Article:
Monday, 5 May 2014
Bayan time (21)
Today I played at an outdoor charity event at Passage House Inn. I did a few well-rehearsed pieces: Autumn Leaves, Strange (the Grace Jones cover of Libertango), and the St James Infirmary Blues (with the intro and outro heavily influenced by Hugh Laurie's brilliant piano-led arrangement). It went very smoothly. About a month ago I was invited to play (among some seriously better musicians) at a leaving party also at the Passage House: a half-hour slot. I regularly play at the Jam Sessions at the Lighter Inn at Topsham, and I think I've overcome the performance anxiety that was such a bugbear not much more than a year ago. Plus I'm getting comfortable with singing while playing, and even a bit of improvisation.
It's all gone in unexpected directions. I tackle very little conventional accordion repertoire, and have focused in finding pieces from other genres that work (I'm currently working on a couple of Cole Porter songs). Although I practise most days, I doubt that I'll ever develop major-league finger dexterity for very rapid pieces. But the beauty of the bayan is that its compressed scale lends itself to rich chromatic chord work - it pays not to be scared of very dissonant intervals and wide intervals (two-octave chords are easy). There's strong resonance and overtones, so even fourths and open fifths have a great deal of complexity. I'm working at using those possibilities to the full: making up in atmosphere what I can't do in speed. I'm finding a lot of inspiration from players such as Maria Kalaniemi (check out Niityt ja vainiot) - while I can't match the virtuosity, it gives me an idea of the textures possible.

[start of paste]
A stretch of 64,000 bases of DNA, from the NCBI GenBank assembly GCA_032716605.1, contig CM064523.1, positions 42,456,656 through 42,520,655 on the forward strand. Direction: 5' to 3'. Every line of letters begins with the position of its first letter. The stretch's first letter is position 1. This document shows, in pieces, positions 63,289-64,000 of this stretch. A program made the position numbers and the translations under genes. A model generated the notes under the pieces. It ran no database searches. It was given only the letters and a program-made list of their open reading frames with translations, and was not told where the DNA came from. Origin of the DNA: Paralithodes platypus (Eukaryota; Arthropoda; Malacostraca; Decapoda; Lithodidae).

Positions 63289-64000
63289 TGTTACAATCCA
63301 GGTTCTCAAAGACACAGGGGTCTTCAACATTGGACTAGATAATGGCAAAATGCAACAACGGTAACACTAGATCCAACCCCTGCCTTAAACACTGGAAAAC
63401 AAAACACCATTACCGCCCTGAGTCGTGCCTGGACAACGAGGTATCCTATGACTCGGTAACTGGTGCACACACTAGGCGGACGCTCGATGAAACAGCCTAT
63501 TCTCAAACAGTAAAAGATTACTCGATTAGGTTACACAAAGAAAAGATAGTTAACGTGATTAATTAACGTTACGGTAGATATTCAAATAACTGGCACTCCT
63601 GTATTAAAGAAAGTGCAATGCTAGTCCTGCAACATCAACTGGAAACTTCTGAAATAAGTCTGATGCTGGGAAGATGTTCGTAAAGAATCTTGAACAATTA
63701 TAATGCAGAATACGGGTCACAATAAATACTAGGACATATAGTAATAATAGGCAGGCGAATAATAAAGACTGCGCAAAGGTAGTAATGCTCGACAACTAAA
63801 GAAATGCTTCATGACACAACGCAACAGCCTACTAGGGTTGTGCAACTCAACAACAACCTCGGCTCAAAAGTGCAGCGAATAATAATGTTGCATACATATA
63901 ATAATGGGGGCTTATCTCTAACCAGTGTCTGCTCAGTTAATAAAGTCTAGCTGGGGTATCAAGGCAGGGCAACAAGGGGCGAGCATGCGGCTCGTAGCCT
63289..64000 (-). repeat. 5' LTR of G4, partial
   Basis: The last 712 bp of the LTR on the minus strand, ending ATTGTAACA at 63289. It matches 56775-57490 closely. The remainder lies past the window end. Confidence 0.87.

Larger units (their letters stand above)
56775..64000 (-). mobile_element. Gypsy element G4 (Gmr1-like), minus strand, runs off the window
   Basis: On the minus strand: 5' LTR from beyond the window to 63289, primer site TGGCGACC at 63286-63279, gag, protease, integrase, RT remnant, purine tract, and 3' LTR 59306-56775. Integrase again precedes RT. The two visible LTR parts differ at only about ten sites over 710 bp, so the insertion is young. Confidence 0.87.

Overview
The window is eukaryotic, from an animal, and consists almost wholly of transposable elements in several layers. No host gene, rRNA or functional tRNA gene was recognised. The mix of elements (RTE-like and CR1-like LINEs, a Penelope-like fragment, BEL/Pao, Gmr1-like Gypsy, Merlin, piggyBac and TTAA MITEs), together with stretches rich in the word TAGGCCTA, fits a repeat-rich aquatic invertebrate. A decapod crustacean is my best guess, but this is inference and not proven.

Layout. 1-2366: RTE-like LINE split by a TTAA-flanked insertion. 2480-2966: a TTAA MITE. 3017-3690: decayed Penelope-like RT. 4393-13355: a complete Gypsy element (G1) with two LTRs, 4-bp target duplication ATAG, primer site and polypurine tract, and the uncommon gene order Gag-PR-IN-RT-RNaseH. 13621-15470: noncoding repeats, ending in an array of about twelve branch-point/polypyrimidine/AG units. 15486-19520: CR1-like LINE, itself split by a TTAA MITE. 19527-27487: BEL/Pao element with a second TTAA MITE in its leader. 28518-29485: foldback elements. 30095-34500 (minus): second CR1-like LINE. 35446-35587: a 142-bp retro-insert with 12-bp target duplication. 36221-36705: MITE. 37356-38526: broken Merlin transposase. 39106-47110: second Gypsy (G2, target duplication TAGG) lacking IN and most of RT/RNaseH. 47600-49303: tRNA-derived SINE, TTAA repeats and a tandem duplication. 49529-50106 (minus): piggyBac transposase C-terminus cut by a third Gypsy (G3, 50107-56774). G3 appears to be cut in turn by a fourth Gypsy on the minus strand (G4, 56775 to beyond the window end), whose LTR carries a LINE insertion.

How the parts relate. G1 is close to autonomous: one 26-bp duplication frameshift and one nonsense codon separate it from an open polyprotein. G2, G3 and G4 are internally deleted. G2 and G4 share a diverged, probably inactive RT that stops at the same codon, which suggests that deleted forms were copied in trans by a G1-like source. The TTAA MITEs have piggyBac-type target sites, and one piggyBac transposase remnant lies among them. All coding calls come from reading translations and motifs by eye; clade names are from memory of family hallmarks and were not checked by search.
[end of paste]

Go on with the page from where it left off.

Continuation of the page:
I don't know how far it'll go; I feel a little regret at having found the instrumental love of my life so late, and under such fraught circumstances. But the 'leap of faith' at having taken up such an uncommon instrument (at least in the UK) has over and over proved itself a risk worth taking. It has taken me to a happy, productive, highly distinctive, and now even respected, place.